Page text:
My neighbor, Dr. Wolcott, grows lots of chrysanthemums, and this year for comparison's sake, grew some in pots and others planted out, but otherwise alongside of one another, and with equal care. The planted-out ones were lifted and potted early in September, and at flowering time as compared with those kept in pots all summer, were vastly superior, - larger, bushier, and more copiously budded. The evidence is strongly in favor of planting out.

Perennial fall flowering have of late been greatly improved, and ought to be found in every garden. I will mention a few which are yet in bloom late in November: Soeur Melanie, snow white, small, but beautiful; Gaillardia, gold orange; Mirabelle, dark red; Uranus rosa; Madame Chevreil, violet with white; General Pourcet, carmine red. All these are pompon sorts.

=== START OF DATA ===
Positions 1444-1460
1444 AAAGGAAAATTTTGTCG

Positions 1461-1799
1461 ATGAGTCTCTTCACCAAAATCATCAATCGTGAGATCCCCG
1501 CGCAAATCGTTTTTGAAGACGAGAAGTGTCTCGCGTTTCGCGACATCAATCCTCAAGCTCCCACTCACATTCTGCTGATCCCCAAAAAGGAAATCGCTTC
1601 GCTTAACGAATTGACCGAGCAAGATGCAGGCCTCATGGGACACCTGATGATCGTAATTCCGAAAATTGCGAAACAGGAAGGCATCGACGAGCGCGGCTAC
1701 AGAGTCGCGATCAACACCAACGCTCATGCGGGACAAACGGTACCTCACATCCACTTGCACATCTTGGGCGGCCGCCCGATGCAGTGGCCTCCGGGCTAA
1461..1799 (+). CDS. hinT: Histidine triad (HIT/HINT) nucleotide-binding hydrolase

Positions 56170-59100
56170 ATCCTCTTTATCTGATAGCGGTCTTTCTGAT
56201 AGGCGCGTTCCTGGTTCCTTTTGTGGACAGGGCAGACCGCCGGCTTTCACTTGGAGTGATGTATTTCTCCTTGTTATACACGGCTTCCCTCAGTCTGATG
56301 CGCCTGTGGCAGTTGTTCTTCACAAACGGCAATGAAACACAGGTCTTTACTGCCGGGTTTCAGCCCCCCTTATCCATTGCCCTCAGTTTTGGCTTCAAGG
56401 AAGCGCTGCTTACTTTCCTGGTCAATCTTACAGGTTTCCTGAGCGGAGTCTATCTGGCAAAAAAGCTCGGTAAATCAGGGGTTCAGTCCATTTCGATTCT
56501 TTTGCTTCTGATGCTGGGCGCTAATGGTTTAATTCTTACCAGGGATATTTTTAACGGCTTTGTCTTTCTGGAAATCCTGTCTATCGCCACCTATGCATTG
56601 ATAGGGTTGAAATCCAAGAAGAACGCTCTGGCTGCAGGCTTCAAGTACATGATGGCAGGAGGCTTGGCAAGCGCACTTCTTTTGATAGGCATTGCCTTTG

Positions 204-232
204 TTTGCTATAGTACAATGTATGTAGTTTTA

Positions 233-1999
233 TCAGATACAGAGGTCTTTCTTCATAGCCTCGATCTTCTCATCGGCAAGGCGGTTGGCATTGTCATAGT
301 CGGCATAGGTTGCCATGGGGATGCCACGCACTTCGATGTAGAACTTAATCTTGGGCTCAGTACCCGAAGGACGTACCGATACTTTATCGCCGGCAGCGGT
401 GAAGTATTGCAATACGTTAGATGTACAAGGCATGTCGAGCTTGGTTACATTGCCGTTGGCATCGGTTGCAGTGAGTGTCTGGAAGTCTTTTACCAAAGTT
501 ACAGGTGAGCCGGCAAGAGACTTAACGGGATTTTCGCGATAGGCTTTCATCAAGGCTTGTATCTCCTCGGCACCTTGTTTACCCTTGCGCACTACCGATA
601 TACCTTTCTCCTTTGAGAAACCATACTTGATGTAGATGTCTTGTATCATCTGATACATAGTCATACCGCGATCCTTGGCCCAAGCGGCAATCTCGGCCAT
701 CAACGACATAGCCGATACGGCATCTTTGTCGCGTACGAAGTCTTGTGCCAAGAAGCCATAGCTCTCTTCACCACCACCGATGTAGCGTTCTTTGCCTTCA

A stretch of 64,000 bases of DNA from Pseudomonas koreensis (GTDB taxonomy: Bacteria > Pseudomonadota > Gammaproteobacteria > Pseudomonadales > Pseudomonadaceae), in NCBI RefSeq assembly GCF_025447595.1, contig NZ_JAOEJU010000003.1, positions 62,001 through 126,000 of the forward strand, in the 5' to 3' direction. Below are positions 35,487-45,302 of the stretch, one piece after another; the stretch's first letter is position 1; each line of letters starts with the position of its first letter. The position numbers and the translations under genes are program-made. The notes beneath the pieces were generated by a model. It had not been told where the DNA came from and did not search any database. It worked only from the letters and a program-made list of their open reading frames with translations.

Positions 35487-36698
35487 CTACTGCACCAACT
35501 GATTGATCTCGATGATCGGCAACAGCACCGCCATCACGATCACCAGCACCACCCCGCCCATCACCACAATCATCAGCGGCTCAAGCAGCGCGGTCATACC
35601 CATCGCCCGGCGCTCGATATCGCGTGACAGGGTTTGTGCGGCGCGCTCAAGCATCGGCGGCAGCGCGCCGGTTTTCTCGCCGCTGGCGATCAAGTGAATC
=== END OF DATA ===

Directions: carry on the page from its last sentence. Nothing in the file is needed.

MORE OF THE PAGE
Blue Chrysanthemums

" B.," Natick, Mass., writes: "I notice in the Gardener's Monthly for August, a paragraph on the Blue Chrysanthemums, and I think you stated that some had been introduced into this country. Can you give me the address of any one having them so that I may get some? By so doing you will confer a favor."

[They have not been introduced yet or some one would advertise them in our columns. - Ed. G. M.]